Sexual assault is defined as any vaginal, oral, or anal penetration that is forced upon another, regardless of sex and sexual orientation, using any object or body part. The issue of sexual assault in America is primarily encouraged by rape culture. Women Against Violence Against Women is an organization that defines rape culture as a complex set of beliefs that encourage male sexual aggression and supports violence against women. The acceptance of rape culture, rape myths, and the disregard for sexual consent also allow for the perpetuation of sexual assault against women on college campuses. Recent examples of sexual assault on college campuses show how prominent this issue has become and how hostile campuses have become for female students. Some examples include the University of Southern California’s “Gullet Report,” Miami University of Ohio’s “Top Ten Ways to Get Away with Rape,” and a sexual assault on the campus of Kansas University. Sexual assault is perpetuated by the acceptance of rape myths and rape culture, lack of effective sexual education, and the disregard for consent. The solution to this issue lies with defeating rape culture, increasing awareness and funding for campus sexual assault crisis centers, and enacting more prevention programs on campus.
Sexual assault and rape are serious social and public health issues in the United States and throughout the rest of the world. In particular sexual assault on college campus are prevalent at an alarming rate and leaves serious effects on the victims. This essay will focus on statistics and the prevalence and effects amongst college students, through examining a number of reasons why women fail to report sexual assault and rape. This essay will also cover sexual assault prevention and things that can be done to mitigate the risk of becoming a victim to such matter.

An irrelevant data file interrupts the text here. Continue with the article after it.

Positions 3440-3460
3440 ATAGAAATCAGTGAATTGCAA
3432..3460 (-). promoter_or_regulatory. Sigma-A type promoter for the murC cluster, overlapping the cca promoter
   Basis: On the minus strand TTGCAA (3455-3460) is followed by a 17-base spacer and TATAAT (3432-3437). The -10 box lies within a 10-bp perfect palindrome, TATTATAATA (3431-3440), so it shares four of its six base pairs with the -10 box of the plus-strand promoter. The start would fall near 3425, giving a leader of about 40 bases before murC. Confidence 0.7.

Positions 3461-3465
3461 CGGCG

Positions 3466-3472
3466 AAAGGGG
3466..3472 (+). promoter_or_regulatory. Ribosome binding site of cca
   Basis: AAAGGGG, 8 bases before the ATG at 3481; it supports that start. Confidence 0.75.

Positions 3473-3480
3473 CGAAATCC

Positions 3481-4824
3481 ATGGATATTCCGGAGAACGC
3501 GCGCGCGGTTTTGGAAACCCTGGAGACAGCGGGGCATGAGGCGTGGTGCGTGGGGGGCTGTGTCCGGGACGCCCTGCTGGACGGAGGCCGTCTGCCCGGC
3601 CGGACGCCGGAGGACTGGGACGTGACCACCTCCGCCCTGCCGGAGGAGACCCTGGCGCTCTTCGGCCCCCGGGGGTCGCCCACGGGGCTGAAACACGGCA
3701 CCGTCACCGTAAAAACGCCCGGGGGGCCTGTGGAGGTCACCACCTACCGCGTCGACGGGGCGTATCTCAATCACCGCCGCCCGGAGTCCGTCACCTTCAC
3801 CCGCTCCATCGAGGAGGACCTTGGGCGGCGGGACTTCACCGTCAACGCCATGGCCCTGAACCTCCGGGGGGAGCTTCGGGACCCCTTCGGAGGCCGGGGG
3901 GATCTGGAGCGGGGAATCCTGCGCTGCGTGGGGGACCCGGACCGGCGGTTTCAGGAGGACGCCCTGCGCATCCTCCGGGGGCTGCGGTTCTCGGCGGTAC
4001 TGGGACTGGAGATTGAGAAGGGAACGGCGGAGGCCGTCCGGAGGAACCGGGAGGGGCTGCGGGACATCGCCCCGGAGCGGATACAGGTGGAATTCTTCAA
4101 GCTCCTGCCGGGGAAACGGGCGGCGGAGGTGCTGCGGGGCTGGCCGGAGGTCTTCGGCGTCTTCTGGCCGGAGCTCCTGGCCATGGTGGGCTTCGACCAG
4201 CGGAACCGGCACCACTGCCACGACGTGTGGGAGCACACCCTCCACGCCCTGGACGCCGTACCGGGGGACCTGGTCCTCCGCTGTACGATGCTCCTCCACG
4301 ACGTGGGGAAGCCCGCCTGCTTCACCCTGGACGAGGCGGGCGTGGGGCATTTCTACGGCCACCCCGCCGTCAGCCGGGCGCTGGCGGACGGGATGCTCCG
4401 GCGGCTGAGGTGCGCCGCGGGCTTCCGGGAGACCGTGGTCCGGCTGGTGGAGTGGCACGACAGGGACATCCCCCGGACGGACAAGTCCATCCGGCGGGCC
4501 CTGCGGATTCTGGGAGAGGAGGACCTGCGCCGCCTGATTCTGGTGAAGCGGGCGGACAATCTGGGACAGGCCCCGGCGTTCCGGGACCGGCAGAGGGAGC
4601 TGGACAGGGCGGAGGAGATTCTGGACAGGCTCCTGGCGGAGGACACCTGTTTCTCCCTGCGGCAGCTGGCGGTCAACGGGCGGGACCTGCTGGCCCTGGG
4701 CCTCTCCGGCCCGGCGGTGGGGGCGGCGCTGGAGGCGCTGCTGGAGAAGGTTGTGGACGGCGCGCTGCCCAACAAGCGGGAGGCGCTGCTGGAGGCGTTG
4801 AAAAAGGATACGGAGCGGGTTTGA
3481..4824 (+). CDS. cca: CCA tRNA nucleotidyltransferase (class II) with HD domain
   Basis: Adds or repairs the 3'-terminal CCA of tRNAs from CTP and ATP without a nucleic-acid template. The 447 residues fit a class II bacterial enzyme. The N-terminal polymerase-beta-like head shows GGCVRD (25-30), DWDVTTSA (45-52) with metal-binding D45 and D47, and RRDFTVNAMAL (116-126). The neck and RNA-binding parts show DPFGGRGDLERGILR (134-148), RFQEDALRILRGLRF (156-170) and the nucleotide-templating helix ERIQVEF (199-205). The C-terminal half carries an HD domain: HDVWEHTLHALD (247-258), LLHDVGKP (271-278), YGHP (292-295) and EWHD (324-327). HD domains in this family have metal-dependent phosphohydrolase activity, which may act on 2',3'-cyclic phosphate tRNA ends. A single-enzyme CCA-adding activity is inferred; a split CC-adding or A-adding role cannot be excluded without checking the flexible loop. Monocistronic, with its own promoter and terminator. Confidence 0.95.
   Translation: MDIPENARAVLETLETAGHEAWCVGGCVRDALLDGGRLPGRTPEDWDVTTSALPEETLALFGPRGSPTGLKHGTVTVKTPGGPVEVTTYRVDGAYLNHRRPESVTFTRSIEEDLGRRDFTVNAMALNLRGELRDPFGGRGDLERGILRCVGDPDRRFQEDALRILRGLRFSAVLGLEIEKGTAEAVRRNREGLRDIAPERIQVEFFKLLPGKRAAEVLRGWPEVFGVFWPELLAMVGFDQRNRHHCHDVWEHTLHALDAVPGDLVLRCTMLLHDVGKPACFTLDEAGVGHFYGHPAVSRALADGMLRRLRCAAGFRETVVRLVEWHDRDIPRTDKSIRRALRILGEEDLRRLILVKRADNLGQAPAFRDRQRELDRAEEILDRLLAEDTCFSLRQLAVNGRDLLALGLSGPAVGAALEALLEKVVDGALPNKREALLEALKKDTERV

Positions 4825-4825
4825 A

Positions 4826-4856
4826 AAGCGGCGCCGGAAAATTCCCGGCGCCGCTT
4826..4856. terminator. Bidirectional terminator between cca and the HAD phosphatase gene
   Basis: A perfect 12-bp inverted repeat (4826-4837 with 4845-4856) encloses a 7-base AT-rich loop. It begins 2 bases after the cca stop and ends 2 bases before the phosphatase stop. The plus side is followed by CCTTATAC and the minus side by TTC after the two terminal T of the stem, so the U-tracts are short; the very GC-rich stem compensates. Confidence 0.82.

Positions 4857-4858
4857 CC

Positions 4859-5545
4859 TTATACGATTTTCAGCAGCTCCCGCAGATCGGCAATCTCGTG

The topic of sexual assault has always been a tough subject to discuss because it is a heinous crime that can and has happened to men, women, young and old. It is a topic that is disturbing and heart wrenching, especially when involving children. In the past few years, our media outlets have captured the images and stories on sexual assault, focusing mainly on College Institutions and how sexual assault cases have been handled within those institutions. Sexual assault is a very important topic to discuss, since this can happen to anyone you know, man or woman, adult or child, or yourself. This paper will touch on the different types of sexual assault, stigma of sexual assault, treatment of sexual assault, and understanding the perpetrator. There will be a brief discussion of the current social issue of college campus sexual assault. Sexual assault is such a wide topic with many areas to discuss, but this paper will outline the basic understanding of sexual assault and what can be done to overcome this stigma of sexual assault and how we can help the victims/survivors.